Fusion Message Board

In this space, visitors are invited to post any comments, questions, or skeptical observations about Philo T. Farnsworth's contributions to the field of Nuclear Fusion research.

Subject: Gas densities, tritium production
Date: Apr 08, 5:01 pm
Poster: Richard Hull

On Apr 08, 5:01 pm, Richard Hull wrote:


Scott Little and I were talking over the phone the other day about his RGA (residual gas analyzer) sniffing out tritium produced in our simple fusors. He seemed to think it might not sniff that deeply. I got to crunchin' some numbers and thought you folks might like some info.

We'll make a lot of assumptions here which are idealized and probably not all are realizable in anything but a perfect world.

Assumption 1.

we have a 6" spherical fusor chamber.

Assumption 2.

It is filled with 100% deuterium gas at a pressure of 10-3 torr (1 micron).

Assumption 3.

We have run the system totally valved off for 20 minutes at 25kv @ 10 ma and recorded an average neutron count of 5X10e4 neutrons per second.


Now for some statistics.

1. a 6" sphere has a volume of about 1850 cubic centimeters. Even at a vacuum of 1 micron (nearly one millionth of an atmosphere), there are still ~10e13 deuterium gas atoms per cc. That means about 2X10e16 deuterium atoms are in the chamber

2. The current of 10ma means that we have created about 10e17 deuterons/second and sent them hurtling in towards the central grid region.

3. From the above, it appears we are ionizing each second, more gas atoms than are in the chamber! Not to worry, at these pressures, ion life times are still under 1 second, but more important, most of those deuterons never see the inner grid!!!

4. The mean free path at 1 micron is on the order of 100mm or 4". That barely makes deuterons created out at the chamber walls (ideal spot for max energy deuterons) able to make the inner grid without colliding with other atoms in the chamber. Many of them do. This is both the horror and the glory of high pressure (1micron) fusors. We are reionizing many more gas atoms per unit time than at lower pressures, but we are also having more losers in the bunch who just crash and burn.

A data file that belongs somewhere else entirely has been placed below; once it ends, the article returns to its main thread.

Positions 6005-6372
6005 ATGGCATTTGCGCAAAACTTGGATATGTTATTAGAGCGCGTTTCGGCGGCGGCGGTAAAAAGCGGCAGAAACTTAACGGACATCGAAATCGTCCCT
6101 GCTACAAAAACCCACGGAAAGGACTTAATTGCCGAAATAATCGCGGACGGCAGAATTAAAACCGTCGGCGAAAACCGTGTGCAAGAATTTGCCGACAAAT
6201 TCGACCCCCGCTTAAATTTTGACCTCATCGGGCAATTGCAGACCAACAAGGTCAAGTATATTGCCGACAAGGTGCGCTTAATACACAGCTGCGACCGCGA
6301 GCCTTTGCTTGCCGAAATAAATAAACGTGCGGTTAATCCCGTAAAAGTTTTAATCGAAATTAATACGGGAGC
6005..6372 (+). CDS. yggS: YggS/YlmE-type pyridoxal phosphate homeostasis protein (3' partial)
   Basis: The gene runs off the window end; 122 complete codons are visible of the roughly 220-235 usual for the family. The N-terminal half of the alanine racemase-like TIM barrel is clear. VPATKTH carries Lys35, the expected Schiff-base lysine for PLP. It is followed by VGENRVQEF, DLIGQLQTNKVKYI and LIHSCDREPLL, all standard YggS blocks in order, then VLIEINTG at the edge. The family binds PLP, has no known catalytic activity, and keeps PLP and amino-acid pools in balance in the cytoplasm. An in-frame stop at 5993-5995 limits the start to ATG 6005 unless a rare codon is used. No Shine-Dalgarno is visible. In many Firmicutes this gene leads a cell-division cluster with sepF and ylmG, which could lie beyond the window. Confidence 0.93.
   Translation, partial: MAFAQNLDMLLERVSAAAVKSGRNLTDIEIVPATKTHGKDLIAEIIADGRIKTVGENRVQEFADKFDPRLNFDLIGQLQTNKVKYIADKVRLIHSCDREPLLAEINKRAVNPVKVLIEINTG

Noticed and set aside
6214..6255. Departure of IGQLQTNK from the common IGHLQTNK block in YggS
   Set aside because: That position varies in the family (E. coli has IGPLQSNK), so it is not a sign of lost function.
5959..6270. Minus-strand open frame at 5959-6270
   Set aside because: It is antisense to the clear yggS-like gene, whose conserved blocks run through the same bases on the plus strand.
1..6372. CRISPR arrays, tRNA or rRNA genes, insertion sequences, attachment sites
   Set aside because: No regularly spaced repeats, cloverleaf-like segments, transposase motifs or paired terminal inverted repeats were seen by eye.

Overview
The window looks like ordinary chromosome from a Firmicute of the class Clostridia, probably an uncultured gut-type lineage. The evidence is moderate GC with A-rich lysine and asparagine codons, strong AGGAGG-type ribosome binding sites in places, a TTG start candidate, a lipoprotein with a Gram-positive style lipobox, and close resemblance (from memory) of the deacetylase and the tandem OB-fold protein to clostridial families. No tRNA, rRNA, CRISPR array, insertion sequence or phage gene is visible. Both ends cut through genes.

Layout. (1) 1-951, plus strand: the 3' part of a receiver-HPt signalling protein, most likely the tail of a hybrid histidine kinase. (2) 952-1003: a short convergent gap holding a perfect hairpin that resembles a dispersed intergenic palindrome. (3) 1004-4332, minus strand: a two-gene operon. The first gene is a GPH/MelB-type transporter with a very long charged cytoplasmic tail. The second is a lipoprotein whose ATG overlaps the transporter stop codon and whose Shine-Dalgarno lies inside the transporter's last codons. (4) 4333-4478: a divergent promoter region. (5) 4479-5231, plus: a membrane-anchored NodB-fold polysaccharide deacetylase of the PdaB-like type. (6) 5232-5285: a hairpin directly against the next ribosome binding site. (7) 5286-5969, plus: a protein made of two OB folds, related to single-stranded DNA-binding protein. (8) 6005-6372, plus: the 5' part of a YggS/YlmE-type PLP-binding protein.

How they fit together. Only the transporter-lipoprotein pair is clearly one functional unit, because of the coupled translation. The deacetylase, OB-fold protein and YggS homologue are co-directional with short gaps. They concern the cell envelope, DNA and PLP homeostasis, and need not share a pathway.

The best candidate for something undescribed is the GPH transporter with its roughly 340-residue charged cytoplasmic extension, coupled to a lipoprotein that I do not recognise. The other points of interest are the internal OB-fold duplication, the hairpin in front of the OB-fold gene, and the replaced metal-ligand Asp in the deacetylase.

5. Based on all the above, we can see we are utilizing more than 100% of the gas load to make deuterons, but for all that, the bulk of them just wind up as heated slow and fast neutrals, slow deuterons, etc due to inelastic collisions.

6. Since we are seeing 50,000 neutrons/second that means at least 100,000 deuterons did useful work each second. That is, 10e5 deuterons out of 10e17 worked for us. The actual figures on efficiency of deuteron production vs. neutron production are 1 neutron per trillion deuterons, or about .00000000001% efficiency.

7. As we can expect 50% of the fusion reactions to yield tritium, we could realize little more than 25,000 tritium atoms/second. Over a 20 minute or 1200 second run time that would mean the total tritium production would be about 3X10e7 tritium atoms. These will be mixed in with the total chamber gas load of 2X10e16 gas atoms or making 1 tritium atom for every billion other gas atoms at the end of the run. So tritium should be about a billionth part of the gas load under the above ideal stated conditions. This should be within the range of detection of a good RGA. I would be prepared however for a realized .1 parts/billion of tritium in a real world situation.

So my fellow fusorite buddies, you see the numbers bear out low efficiency, real easy neutron production at low voltages with simple gear, real tritium production and lots of room for improvement.

I pray that I have made no more than a small order of magnitude error in the above calcs.

Richard Hull